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Wednesday, January 18, 2006

Lindenstrauss says Peres donations 'unacceptable'

I think he's slimey enough to slip away, but why does this report not surprise me?

State Comptroller Micha Lindenstrauss said on Tuesday that he took a grave view of the size of the donations Shimon Peres received from three foreign contributors, to help finance his primary campaign for leadership of the Labor Party.

"I find the amount of money involved in the contributions to be unacceptable," he told The Jerusalem Post. "We are examining the matter intensively and after that, we will have to make a decision."

Lindenstrauss added that within a month, he would publish his report on election financing by the candidates in the primary campaign races. He also indicated that it would be a tough report. "We must make sure the law is upheld exactly as legislated by the Knesset," he said. "We must deal with these donations with an iron fist to make sure the law is observed."

According to figures published by the State Comptroller's Office on Sunday, Peres received donations of $100,000 each, from businessmen Haim Saban and Bruce Rappaport, and $120,000 from Daniel Abrams. The figures were provided by Peres himself.

However, a team of chartered accountants from the State Comptroller's Office is also investigating those contributions not in the reports submitted by Peres and the other candidates.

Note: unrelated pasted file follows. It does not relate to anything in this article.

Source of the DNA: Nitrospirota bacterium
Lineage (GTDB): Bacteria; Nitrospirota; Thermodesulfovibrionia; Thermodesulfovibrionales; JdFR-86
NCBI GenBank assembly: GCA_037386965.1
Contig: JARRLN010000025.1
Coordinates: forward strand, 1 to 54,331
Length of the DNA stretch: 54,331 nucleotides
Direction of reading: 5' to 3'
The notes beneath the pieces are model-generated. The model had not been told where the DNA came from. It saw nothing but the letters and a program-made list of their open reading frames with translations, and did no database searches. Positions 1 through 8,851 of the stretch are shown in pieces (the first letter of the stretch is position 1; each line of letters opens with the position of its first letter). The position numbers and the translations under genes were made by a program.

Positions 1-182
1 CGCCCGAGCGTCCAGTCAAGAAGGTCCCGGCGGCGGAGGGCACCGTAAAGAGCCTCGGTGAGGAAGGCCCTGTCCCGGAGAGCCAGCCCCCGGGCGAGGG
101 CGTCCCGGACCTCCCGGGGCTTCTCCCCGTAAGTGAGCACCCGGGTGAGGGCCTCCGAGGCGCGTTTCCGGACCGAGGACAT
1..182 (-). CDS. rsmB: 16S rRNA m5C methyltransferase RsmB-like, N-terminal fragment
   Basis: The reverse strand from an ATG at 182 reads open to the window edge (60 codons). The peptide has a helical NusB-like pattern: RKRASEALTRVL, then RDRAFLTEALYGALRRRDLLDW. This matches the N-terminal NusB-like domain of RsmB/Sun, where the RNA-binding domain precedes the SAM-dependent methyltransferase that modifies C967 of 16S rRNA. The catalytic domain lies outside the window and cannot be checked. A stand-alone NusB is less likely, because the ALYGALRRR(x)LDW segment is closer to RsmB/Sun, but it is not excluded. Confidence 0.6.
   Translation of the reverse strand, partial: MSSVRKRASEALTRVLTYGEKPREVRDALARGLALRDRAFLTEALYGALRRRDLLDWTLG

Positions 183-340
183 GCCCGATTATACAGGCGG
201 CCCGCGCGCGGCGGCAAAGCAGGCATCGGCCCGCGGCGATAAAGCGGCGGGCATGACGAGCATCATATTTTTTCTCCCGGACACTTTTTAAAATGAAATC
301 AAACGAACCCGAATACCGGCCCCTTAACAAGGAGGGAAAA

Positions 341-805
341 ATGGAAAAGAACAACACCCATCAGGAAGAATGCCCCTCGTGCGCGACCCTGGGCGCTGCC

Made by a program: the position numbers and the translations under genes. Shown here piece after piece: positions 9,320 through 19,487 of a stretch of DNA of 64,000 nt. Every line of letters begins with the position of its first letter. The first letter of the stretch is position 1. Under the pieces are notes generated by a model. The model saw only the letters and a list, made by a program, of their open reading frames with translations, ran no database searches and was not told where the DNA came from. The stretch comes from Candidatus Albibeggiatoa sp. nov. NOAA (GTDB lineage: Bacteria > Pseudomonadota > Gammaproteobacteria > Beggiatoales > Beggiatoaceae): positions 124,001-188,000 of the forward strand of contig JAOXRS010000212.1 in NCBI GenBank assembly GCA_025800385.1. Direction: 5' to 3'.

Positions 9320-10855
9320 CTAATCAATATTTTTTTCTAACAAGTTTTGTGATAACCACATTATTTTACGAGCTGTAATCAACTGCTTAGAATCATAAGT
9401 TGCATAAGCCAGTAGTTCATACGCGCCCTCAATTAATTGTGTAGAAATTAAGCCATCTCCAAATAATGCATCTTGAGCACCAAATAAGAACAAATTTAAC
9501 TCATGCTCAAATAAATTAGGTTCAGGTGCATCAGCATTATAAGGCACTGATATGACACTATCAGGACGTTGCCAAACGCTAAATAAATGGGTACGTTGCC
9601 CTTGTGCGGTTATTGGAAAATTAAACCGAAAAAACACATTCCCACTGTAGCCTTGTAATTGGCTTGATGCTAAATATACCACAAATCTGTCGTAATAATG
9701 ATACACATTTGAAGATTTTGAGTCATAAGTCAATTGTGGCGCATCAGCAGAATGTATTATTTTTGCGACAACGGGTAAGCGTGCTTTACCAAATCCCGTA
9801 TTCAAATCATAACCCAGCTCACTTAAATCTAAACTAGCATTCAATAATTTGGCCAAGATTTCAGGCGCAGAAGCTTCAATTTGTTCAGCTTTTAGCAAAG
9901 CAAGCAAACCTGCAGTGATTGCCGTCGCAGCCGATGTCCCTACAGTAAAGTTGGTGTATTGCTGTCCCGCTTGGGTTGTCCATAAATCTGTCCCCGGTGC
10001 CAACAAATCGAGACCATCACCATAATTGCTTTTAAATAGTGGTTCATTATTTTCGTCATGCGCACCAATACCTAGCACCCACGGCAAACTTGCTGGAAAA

A violation of the Political Parties Law involving campaign funding, is considered an administrative rather than a criminal violation. However, there are limits to the amount of money, or other gifts, that any public official may receive. Violations of this law, the Civil Service Law (Gifts), do constitute a criminal offense. The amount of money that Peres received from his three foreign benefactors apparently far exceeds the sum that is allowed by law. According to sources in the State Comptroller's Office, Lindenstrauss will recommend for Attorney General Menahem Mazuz to launch an investigation against Peres on suspicion of accepting bribes and breach of faith.

Peres, who is in the US for meetings due on Wednesday with US Secretary of State Condoleezza Rice, responded that he acted in accordance with the law.

"Shimon Peres received permission for the contributions in advance from the proper legal authority, which is Labor's comptroller (mosad lebikoret)," Peres's spokesman said. "Lindenstrauss's adviser also wrote Peres's lawyer that the contributions were received formally according to the law." [Do you mean to tell me that if you have permission from your party you're allowed to violate the law? Come on.... CiJ]

I can't wait to hear what Shimon has to say about this.


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